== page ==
The Brinks trial was two years in the past when I first heard of Ronnie Gibbons. Ronnie, a retired boxer, had worked in illegal Manhattan casinos with Millar and the two apparently plotted the robbery together after Millar, having visited O’Connor in Rochester, recognized how pathetic the security was at the depot. But Millar either kept Ronnie out of the robbery, or Ronnie backed out. To this day, stories vary. Millar maintains that Ronnie was too unreliable and erratic to participate, so he cut him out of the crime. (In his memoir, Millar also creates a version of the robbery that is so far afield from fact it may as well be fantasy.) Others say Ronnie decided he wanted no part because he feared the plan could devolve into gunfire, violence and the deaths of innocents. Whatever the truth, Ronnie decided in 1995 that he was owed some of the missing $5 million, and he drove from New York City to Rochester to encounter men he believed had the cash.
He never returned.
A year later I learned of Ronnie’s disappearance, and my odyssey began – a journey that brought me this day to this exhumation of human remains.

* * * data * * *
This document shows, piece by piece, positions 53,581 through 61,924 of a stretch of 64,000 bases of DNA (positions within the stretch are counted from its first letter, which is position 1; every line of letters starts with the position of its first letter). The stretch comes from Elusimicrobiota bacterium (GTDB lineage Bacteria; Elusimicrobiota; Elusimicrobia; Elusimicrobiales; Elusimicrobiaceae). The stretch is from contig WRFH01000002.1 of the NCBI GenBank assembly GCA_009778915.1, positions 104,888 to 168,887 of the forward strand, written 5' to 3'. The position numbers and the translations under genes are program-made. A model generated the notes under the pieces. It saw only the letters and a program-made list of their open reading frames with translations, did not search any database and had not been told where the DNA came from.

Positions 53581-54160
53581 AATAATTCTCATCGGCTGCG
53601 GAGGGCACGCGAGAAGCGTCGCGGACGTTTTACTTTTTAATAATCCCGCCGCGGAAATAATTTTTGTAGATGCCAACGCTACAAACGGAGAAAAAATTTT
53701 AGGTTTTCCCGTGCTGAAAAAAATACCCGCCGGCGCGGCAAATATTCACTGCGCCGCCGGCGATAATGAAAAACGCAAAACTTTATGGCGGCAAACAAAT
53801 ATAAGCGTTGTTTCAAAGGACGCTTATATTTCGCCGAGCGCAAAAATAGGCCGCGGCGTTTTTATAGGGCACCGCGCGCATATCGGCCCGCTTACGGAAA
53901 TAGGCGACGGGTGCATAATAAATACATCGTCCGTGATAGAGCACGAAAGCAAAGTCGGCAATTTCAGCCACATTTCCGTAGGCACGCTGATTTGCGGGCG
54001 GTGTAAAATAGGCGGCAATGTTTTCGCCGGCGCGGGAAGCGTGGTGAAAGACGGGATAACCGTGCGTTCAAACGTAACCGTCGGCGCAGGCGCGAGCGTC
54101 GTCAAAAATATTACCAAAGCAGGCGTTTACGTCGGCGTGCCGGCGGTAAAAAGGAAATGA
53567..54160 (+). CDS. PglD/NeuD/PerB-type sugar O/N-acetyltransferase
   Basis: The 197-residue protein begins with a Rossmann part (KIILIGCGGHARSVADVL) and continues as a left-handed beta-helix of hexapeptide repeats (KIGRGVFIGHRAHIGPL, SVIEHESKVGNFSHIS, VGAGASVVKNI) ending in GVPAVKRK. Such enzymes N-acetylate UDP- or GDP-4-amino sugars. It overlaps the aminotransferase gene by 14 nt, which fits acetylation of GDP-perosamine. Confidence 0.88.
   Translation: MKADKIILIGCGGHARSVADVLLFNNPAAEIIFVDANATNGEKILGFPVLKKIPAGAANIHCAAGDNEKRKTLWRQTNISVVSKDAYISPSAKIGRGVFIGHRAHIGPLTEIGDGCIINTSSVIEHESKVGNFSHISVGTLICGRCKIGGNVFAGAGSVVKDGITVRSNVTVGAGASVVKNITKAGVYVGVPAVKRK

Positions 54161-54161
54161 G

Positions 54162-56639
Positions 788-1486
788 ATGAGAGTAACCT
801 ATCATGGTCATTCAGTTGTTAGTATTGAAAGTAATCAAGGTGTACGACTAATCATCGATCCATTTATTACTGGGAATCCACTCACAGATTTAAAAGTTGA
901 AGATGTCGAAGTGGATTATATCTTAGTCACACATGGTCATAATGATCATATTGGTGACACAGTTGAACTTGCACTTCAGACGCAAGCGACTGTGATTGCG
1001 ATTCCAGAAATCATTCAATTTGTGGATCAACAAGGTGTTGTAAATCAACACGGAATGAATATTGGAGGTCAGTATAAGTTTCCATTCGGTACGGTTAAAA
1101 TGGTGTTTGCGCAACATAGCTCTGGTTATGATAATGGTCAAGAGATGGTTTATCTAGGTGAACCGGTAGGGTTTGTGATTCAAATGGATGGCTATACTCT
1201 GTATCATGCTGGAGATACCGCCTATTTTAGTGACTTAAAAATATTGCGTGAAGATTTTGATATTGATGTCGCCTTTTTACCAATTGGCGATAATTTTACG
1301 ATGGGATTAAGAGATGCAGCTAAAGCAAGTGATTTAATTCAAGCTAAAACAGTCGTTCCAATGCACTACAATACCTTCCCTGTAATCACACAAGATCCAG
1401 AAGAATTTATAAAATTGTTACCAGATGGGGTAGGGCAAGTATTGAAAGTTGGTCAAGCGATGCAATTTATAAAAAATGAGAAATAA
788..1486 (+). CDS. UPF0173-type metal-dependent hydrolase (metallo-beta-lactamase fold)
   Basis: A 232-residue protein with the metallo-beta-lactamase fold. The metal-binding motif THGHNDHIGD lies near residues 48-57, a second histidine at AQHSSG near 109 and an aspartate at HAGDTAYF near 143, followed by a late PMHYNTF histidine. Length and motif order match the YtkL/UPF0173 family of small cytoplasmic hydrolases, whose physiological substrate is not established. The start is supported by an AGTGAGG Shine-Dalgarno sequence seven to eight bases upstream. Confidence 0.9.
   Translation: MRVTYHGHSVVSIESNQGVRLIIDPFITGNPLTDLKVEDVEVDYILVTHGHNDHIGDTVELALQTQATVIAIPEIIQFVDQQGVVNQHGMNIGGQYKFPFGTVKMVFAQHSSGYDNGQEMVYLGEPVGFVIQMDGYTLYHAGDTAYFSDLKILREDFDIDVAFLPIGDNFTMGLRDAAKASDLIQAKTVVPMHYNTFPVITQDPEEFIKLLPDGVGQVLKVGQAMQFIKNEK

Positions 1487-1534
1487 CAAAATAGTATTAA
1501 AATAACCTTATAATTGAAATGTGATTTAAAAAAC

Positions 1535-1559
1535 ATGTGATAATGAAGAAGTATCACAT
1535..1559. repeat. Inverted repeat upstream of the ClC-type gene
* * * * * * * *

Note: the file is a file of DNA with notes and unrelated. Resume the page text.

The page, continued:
Just as with the entourage charged with the Brinks heist, the constellation of characters I’d met in the all-consuming and occasionally exasperating hunt for Ronnie had been equally peculiar. There was the two-time killer, jailed at a maximum-security prison, who managed to keep me on the hook for seven years with claims – lies, I now know – that he had helped bury Ronnie’s corpse.
There was the former mobster henchman who tried to lend me a hand in my search. He’d been imprisoned for 25 years for setting up the murder of a Mafia-connected union leader. He helped me while behind prison bars and again after he was freed on parole.
There was the New York City bar owner and firefighter, who served as the consultant to the FX show Rescue Me and whose wife – the woman whose Toyota Ronnie drove to Rochester – was a well-known film and TV actress.
There was the Irish troubadour, a singer-songwriter who’d lived in the Rochester region before his deportation back to Ireland for drug-related crimes. I was sure he knew who’d killed Ronnie, but he remained elusive for me and police.